One of the most common questions we hear at the Writers’ Program is, “Which format is best: online or onsite?” Of course, for those of you that live outside the LA area, it’s a no-brainer — online learning provides top-notch writing education for people anywhere in the world as long as you have a wifi connection. But for those of you who live within driving distance of the UCLA campus, the choice between onsite and online is a difficult one. Even instructor Daniel M. Jaffe who teaches both online and onsite, struggles with the decision.

“Online learning takes place a little faster because both students and teacher must articulate in writing every single question and comment. On the other hand, online study is not as good for networking or socializing, aspects of writing study that are more important for some students than for others.”

Personally, I’ve taken my share of classes in both mediums, and when a student asks me which format is best, my answer is always “It depends.” But what exactly does it depend on?

How important is flexibility?

Online courses are asynchronous, so they’re a natural choice for students who prefer to study when the mood strikes. With online courses, you can log on and participate in class at virtually any time of day or night – while waiting at the airport lounge, while sipping cocktails in Cancun, or while lying in bed at 3 am when you just can’t fall asleep. But…if you love routine and prefer a more structured approach to learning, then I suggest you stick with the traditional classroom for your writing education.

Need more friends or need more time?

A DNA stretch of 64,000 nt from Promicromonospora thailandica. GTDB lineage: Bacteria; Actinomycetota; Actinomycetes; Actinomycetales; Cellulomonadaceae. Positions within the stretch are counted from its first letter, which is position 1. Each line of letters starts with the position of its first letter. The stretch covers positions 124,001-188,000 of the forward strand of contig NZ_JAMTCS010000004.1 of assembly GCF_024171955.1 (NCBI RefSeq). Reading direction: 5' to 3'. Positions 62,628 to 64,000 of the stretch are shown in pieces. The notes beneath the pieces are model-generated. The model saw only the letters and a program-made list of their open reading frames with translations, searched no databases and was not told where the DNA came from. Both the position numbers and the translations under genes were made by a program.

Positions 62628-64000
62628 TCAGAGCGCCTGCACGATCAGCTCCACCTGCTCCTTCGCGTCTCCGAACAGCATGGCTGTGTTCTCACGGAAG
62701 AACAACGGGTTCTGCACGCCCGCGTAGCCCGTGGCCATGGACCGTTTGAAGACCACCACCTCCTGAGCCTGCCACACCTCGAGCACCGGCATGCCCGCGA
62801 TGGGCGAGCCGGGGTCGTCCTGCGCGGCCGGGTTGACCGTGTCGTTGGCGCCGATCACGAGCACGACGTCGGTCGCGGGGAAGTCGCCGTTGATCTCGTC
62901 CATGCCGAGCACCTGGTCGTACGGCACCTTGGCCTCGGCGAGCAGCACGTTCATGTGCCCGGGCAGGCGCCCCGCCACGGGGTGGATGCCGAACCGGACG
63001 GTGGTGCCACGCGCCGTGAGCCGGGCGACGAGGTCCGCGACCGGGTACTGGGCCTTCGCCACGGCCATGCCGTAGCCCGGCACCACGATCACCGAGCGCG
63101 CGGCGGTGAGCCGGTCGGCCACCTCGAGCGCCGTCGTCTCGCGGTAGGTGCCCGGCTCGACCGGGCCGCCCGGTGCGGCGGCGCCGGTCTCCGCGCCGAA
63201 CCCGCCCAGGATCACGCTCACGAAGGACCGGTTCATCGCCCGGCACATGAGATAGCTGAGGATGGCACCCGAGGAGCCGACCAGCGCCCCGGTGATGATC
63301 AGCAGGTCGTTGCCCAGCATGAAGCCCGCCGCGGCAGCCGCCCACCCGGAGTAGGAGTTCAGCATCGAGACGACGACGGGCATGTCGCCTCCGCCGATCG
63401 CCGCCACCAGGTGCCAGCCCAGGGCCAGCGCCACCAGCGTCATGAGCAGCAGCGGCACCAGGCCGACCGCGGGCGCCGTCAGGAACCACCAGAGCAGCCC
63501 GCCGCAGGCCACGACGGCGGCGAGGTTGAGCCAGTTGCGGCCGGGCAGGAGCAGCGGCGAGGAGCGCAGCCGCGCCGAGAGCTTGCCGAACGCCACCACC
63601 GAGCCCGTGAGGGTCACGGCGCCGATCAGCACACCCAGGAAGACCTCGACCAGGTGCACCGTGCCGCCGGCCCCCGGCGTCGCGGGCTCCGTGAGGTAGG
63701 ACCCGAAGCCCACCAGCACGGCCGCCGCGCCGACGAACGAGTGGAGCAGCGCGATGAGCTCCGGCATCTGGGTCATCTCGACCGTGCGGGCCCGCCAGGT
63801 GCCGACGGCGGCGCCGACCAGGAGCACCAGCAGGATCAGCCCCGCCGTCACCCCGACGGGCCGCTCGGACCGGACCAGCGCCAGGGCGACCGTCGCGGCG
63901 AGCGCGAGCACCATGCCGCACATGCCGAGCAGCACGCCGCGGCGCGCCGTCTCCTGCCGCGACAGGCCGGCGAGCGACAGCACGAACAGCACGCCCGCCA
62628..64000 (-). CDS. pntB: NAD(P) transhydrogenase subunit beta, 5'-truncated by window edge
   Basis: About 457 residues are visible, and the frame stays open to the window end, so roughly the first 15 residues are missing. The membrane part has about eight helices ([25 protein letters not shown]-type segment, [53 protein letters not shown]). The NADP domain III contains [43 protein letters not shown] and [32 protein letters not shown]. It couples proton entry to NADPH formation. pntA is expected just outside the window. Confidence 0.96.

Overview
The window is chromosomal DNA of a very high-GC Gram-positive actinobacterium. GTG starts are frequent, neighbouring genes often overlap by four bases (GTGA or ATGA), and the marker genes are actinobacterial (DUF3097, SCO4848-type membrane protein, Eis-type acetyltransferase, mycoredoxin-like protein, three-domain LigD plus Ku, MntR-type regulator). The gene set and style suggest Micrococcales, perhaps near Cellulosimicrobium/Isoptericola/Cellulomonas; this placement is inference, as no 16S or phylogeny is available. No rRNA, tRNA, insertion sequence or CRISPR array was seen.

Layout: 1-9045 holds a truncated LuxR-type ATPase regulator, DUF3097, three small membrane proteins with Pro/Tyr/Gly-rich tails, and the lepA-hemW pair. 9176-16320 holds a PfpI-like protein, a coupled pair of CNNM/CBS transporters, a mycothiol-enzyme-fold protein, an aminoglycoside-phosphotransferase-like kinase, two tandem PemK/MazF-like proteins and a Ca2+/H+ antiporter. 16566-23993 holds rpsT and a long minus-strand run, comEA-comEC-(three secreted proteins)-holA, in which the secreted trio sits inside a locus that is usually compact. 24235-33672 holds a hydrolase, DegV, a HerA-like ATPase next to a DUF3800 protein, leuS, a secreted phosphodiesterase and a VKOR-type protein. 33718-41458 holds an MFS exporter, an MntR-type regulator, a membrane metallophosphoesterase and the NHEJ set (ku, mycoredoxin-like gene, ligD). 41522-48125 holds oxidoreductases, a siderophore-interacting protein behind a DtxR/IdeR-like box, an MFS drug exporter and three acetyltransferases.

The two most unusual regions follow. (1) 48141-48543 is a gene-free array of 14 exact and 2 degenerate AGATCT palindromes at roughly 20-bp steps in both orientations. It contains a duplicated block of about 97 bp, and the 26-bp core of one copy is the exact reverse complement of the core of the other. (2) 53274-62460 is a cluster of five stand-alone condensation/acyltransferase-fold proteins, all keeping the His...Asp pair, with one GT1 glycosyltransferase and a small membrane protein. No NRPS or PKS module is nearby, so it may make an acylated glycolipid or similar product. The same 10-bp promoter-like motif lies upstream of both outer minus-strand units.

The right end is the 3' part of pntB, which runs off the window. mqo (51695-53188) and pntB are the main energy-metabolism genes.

Being in a classroom, surrounded by like-minded students, can be a welcome respite from the isolation of writing. Writers’ Program students usually find an amazing group of peers in their classrooms, and often form friendships that continue long after the quarter ends. On the other hand, if you’re constantly juggling the demands of family and career, think of all the precious time you’ll save by not having to commute to campus.

Do you like having the option to pause and rewind? Or do you prefer an organic approach to learning?

Online learning offers you the ability to digest material at your own pace. It allows you to think about what you want to say and edit your thoughts if they don’t come out just the way you intended. Additionally, the online platform allows you to refer back to everything that’s been said and done in class, and even allows you to download the material for future reference. And that’s pretty cool. Then again, there’s something to be said for being able to discuss your work face-to-face with others, and for having a lively exchange of ideas in real time. If the latter sounds appealing, then stick with onsite.

So you see, it all depends…on you! The truth is, there’s no right or wrong way to learn. The important thing is that you keep on writing!

There are still some open courses for winter, so take that first step and get serious about your writing now. Call a Writers’ Program advisor today to find out which course is right for you.

Creative Writing (Onsite)
Phoebe Lim
(310) 825-9416

Creative Writing (Online)
Ani Cooney
(310) 825-0107

Jeffrey Bonnett
(310) 206-1542

Phoebe Lim is the Program Assistant for Creative Writing (Onsite).

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